One Little Indian assembled some of the unreleased-in-America items from Cole’s previously quiet period for release in 2004 to accompany Music in a Foreign Language. Etc compiles outtakes from his recent solo years; Plastic Wood is an instrumental record with both acoustic and electronic components.
Antidepressant, another studio album of new material, was released in 2006 on the Sanctuary label — which previously had led Morrissey back to chart stardom in the UK. While Cole’s commercial fortunes have never borne that kind of fruit, his renewed artistic successes are an encouragement to those who long admired his steadfast adherence to classic songwriting virtues.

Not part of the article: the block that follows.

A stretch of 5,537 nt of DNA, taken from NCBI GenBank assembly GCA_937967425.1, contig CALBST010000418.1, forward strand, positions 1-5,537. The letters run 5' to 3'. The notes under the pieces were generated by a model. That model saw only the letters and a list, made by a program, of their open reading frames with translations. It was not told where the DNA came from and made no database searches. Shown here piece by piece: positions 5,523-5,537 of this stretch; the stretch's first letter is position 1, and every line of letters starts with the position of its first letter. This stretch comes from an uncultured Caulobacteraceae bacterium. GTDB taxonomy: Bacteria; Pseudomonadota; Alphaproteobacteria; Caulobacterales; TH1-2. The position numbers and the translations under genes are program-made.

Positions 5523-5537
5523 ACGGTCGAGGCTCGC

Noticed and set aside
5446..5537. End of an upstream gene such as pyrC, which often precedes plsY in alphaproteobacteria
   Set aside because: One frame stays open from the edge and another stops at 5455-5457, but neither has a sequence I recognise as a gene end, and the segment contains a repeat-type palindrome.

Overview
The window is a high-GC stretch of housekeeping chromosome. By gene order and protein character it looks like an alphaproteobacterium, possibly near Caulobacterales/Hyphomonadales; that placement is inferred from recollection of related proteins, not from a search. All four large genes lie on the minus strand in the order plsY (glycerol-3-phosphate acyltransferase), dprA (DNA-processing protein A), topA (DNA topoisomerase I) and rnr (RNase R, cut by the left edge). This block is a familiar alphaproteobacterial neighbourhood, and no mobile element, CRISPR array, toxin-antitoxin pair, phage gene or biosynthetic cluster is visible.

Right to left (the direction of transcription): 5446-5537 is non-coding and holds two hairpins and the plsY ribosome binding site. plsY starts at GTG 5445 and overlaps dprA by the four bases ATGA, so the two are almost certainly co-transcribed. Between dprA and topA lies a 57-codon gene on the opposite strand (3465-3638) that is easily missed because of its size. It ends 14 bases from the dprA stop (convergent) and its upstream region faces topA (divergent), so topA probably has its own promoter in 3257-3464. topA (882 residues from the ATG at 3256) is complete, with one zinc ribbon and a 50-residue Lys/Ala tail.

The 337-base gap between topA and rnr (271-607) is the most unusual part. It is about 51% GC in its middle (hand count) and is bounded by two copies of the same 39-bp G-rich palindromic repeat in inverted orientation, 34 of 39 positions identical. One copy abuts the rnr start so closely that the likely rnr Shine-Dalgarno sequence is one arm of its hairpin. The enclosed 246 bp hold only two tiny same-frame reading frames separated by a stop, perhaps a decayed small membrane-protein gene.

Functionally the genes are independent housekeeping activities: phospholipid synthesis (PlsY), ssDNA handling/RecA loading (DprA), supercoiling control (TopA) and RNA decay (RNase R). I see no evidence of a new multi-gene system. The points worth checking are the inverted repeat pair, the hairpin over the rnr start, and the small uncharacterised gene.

In the spirit of classic pop songwriting, Cole’s profile received an unexpected boost in 2006 when Glaswegians Camera Obscura provided a belated response to the question the Commotions posed in a 1984 single: “Are You Ready to Be Heartbroken?” Camera Obscura’s hit single “Lloyd, I’m Ready to Be Heartbroken” ranked on critics’ lists on both sides of the Atlantic and prompted fond recollections of Cole’s heyday, conveniently timed with his artistic resurgence.